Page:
One of the most pleasant surprises of the last decade was Jordan Peele. Starting as a comedian, Peele broke out on television with Key and Peele before taking the world by surprise with 2017’s Get Out. Along with Us, which I really liked unlike some others, Peele has shown himself to be a solid horror director. Does this trend continue with Nope?
In a Californian gulch, OJ and Em Haywood (played by Daniel Kaluuya and Keke Palmer) try to run their family’s business of training houses for film and television productions, six months after their father’s unexpected death due to an object falling from the sky. They are in a tight financial situation and have even had to sell houses to a neighboring theme park owner Jupe (played by Steven Yeun). The siblings soon notice a mysterious object in the sky that causes mysterious events, such as electronic disturbances, objects falling out of the sky and the loss of some of their horses. Seeing an opportunity, the siblings decide to catch this UFO on camera in order to handle their financial woes.
Like Peele’s previous outings, Nope is based heavily around its themes and ideas, from the first minute to the final seconds. These themes include exploitation, spectacle, film, animals and grief. And the film does not hold the hand of the audience at all with its ideas, preferring those ideas to be figured out on their own. This results in some plot points being more odd than others (for example, Gordy’s Home). However, every detail of the film is actually quite important to the film and as such, Nope is tightly constructed, with no plot point being superfluous.
This is further helped by the film’s amazing cinematography. The shots are both calculated and purposeful, showing exactly what is needed at the time. For example, the opening shot is a long shot of the Gordy’s Home incident, showing just enough to imply the horror occurring. We only get to see a pair of feet, a ruined set and a bloody chimp. The environmental shots are comparable to Spielberg in both their spectacle and scale. Finally, the UFO is mostly obscured throughout much of the film, building up the object for its eventual reveal in its horrifying glory.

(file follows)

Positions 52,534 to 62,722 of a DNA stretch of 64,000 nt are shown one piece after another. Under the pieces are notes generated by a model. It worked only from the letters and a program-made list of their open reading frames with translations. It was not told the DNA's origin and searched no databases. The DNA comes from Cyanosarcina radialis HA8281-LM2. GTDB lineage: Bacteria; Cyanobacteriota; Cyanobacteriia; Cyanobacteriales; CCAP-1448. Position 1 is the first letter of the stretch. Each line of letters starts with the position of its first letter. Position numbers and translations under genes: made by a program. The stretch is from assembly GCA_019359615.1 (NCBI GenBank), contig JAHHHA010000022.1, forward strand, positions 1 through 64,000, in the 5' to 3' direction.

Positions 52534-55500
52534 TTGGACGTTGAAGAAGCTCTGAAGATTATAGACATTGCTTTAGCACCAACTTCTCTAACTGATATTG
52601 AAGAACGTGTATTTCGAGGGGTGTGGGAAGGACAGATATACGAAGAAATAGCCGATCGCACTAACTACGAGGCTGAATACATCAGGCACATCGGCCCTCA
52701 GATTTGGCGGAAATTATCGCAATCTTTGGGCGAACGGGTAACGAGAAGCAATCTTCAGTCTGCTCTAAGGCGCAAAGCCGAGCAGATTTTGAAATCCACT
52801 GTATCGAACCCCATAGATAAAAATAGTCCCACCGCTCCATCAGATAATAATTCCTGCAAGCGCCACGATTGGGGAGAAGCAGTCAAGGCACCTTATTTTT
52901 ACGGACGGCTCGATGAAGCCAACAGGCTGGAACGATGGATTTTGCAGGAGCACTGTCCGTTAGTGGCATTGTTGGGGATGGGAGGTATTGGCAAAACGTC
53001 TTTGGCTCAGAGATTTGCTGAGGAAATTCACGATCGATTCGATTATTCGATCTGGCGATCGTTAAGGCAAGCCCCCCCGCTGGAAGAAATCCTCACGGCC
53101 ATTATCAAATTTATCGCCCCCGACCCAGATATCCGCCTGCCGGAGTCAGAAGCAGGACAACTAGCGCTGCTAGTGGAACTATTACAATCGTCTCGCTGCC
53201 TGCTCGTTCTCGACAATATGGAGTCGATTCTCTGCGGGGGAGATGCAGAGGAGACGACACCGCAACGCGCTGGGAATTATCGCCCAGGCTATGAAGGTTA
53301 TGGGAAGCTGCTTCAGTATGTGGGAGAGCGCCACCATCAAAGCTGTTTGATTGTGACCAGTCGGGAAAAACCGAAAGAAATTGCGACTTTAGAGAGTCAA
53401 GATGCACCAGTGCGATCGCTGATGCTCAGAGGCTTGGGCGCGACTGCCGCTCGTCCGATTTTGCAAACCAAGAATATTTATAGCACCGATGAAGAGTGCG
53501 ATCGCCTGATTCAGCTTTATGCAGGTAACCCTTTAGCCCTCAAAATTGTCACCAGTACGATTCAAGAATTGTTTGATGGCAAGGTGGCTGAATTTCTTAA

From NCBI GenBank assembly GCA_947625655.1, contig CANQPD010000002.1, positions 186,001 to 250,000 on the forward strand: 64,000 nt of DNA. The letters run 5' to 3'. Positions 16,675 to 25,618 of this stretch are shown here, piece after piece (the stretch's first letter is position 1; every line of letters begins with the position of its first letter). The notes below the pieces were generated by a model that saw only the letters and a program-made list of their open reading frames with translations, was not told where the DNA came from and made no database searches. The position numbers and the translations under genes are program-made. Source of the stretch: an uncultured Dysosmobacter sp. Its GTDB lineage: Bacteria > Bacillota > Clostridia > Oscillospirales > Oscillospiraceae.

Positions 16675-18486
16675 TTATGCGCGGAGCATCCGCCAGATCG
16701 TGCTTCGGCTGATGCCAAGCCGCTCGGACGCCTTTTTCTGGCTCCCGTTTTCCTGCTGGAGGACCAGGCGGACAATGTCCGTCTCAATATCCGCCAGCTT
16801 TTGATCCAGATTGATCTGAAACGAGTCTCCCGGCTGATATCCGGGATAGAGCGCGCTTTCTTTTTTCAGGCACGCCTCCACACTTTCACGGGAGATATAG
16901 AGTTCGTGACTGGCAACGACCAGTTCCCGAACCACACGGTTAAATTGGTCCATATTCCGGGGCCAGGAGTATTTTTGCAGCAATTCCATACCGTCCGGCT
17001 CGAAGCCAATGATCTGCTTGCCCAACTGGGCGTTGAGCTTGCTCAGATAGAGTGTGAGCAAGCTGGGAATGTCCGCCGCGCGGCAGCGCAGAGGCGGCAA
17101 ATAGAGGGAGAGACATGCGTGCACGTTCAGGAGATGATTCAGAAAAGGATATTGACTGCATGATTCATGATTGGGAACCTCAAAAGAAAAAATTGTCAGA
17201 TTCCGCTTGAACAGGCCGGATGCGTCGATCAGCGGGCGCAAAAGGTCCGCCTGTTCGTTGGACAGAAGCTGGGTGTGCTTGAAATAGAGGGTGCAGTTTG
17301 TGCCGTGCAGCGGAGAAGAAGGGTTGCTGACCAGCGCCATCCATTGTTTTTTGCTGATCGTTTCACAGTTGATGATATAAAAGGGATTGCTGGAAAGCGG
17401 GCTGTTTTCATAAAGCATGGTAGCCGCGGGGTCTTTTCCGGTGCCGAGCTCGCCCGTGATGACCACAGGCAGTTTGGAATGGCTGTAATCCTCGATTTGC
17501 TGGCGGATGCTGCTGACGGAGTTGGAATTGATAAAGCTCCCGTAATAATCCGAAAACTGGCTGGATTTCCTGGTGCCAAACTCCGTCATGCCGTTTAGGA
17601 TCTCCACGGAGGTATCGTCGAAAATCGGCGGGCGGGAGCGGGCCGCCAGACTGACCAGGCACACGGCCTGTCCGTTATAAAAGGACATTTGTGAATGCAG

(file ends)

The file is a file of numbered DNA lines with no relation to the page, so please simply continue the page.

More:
Speaking of horror, Nope is a very intense film to watch. As a horror film, it does its job of scaring the audience well, with several horrifying moments sprinkled throughout the film. From the opening scene, the film keeps building tension until the truth of what is happening becomes much more clear. The climax of the film is an intense ride, where the fate of anyone and everyone becomes an open question.
Helping the intensity are the characters and their performances. Daniel Kaluuya continues with showing his great talent with the portrayal of OJ, a charismatic man of few words having a good dynamic with his sister. Speaking of her, Keke Palmer does a great job in her role, being the more outgoing and ambitious of the siblings. The rest of the cast are great as well, with Brandon Perea and Steven Yeun both being highlights among the cast.
It’s safe to say that Nope is a solid movie. The film is horrifying, has humor, good cinematography, performances and writing. It is tightly constructed with nothing done without reason. The film is not for everyone and has elements that can confuse audiences. However I don’t consider this to be much of a black mark on the film, as the quality of the film is easy to see. Jordan Peele continues to show an incredible amount of skill in telling interesting and unique stories with this film being another fine addition in his filmmaking repertoire.